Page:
As the 80 million millennials (ages 18-33) start to play a larger role in the U.S. workplace, they aspire to lead in business in the next five years, according to a new survey.
The Hartford’s 2014 Millennial Leadership Survey found that millennials, who are expected to comprise a majority of the U.S. workforce by 2020, also believe training is the best way employers can demonstrate an investment in them.
Thirty-four percent of the millennials surveyed said they are business leaders today, but 59 percent aspire to be leaders in business in the next five years.
“The Hartford’s research has consistently shown Gen Y is a giant generation of go-getters who want to take charge but also yearn for training and mentoring,” said Lindsey Pollak, author of the forthcoming “Becoming the Boss: New Rules for the Next Generation of Leaders.”
In the national survey, millennials said employers can demonstrate their investment in them as a future leader by offering training and development (50 percent), a clear career path (35 percent), and ongoing coaching and feedback (34 percent).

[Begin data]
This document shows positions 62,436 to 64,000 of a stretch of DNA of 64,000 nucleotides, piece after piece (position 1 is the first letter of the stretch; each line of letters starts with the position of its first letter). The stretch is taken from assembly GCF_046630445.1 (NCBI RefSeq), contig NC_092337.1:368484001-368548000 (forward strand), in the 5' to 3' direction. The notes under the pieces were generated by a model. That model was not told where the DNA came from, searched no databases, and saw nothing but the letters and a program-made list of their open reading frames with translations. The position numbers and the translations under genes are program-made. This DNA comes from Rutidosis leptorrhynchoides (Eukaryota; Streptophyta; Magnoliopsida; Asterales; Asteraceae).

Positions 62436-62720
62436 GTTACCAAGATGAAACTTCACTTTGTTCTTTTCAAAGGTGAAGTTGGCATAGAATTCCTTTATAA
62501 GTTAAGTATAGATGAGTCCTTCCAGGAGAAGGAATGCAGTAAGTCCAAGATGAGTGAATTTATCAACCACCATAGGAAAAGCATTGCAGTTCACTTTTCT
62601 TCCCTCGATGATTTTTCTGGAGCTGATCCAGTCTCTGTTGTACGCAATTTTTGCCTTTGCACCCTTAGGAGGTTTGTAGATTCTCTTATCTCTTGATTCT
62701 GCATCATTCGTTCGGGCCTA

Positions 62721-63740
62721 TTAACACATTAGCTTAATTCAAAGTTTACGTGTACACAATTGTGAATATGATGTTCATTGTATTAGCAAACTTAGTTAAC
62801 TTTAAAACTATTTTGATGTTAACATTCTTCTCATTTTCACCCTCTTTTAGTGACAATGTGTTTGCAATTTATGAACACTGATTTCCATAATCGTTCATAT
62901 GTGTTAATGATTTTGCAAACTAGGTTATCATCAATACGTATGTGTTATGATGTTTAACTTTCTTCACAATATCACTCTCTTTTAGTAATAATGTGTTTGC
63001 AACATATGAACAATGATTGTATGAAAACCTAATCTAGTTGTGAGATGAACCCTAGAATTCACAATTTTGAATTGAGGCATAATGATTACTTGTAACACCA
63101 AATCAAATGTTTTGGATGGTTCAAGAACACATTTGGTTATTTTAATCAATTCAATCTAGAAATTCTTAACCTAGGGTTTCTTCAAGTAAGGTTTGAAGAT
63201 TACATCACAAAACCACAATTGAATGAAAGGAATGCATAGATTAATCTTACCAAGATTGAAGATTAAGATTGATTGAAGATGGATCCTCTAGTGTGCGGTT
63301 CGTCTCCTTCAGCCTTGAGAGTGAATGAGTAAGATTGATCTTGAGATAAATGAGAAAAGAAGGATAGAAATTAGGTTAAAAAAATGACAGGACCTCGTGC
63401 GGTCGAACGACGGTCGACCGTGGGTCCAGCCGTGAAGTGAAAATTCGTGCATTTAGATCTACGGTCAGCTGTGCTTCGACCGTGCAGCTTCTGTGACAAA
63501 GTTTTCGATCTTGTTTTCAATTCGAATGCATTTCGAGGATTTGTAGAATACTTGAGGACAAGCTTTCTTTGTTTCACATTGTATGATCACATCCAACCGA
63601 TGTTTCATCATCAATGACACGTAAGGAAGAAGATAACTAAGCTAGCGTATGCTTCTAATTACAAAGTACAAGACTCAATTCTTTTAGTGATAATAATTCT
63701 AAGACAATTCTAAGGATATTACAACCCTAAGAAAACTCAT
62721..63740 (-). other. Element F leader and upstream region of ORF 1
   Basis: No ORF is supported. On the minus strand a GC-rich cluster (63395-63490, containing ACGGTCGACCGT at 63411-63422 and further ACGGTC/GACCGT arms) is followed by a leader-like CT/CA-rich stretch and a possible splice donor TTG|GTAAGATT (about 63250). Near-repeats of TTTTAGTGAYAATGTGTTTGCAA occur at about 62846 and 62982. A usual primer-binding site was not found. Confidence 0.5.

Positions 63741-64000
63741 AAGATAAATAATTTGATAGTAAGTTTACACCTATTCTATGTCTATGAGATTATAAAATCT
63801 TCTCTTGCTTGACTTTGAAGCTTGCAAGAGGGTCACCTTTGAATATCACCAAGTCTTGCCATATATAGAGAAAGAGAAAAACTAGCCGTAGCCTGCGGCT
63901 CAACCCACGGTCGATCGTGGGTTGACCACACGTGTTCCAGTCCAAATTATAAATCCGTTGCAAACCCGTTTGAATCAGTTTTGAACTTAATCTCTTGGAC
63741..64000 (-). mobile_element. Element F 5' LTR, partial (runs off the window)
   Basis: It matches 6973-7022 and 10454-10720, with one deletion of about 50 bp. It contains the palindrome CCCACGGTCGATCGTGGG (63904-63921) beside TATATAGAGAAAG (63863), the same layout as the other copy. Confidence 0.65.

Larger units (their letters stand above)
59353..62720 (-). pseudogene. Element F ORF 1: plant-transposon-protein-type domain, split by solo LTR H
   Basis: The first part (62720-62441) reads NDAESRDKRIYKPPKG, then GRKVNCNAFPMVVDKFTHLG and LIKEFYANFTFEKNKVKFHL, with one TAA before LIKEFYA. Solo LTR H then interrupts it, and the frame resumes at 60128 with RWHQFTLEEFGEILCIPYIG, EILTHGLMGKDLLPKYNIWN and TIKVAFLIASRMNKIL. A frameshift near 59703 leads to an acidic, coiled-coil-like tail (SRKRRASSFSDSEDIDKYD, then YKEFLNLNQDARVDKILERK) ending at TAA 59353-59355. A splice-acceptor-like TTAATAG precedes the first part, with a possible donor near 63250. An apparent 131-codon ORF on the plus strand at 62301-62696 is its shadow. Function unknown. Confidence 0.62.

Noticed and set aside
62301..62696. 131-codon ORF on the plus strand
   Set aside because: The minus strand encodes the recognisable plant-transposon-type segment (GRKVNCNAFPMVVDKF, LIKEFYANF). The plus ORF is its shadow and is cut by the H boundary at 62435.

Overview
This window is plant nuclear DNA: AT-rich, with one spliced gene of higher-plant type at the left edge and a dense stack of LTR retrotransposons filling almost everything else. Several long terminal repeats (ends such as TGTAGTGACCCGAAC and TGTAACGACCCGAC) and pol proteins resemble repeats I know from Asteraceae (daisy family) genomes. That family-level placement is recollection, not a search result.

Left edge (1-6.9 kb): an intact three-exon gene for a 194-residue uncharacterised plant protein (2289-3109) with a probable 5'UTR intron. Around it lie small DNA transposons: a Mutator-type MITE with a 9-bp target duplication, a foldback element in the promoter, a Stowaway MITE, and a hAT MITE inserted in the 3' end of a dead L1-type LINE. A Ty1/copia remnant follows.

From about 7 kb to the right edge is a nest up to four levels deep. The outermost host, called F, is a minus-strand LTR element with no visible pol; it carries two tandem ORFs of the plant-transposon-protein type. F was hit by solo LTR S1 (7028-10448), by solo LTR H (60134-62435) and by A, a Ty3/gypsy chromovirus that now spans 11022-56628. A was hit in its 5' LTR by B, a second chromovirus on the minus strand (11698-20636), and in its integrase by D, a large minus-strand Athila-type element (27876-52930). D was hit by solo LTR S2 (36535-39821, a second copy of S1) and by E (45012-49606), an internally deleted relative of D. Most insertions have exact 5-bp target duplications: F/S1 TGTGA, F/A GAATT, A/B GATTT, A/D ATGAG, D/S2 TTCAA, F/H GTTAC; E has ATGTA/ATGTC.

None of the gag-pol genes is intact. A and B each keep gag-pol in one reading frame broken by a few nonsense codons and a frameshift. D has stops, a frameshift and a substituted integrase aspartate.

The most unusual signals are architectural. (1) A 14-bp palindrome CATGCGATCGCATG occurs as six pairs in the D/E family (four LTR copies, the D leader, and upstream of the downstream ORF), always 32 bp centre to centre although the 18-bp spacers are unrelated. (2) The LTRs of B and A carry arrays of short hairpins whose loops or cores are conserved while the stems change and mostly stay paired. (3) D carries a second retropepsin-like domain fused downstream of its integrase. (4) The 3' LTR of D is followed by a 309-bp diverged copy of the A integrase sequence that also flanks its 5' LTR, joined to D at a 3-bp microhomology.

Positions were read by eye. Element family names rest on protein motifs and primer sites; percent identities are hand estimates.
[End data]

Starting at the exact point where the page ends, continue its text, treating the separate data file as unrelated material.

Work/life balance (47 percent) is the issue that the Gen Y survey participants would tackle in the workplace as a leader, followed by leadership training (33 percent).
When asked about what an employer could offer to retain young employees, the millennials said:
- Flexible work schedule (58 percent);
- Merit-based salary increase every six months (41 percent); and
- Insurance benefits (38 percent).
Pollak is spokesperson for The Hartford’s My Tomorrow Campaign, which seeks to help millennial workers understand their benefits and help employers understand their Gen Y employees. Pollak’s new book includes leadership insights from The Hartford’s Chairman Liam E. McGee and Lori High, chief marketing and sales officer for The Hartford’s Group Benefits business.
The Hartford is providing copies of “Becoming the Boss” to its employer clients and brokers.
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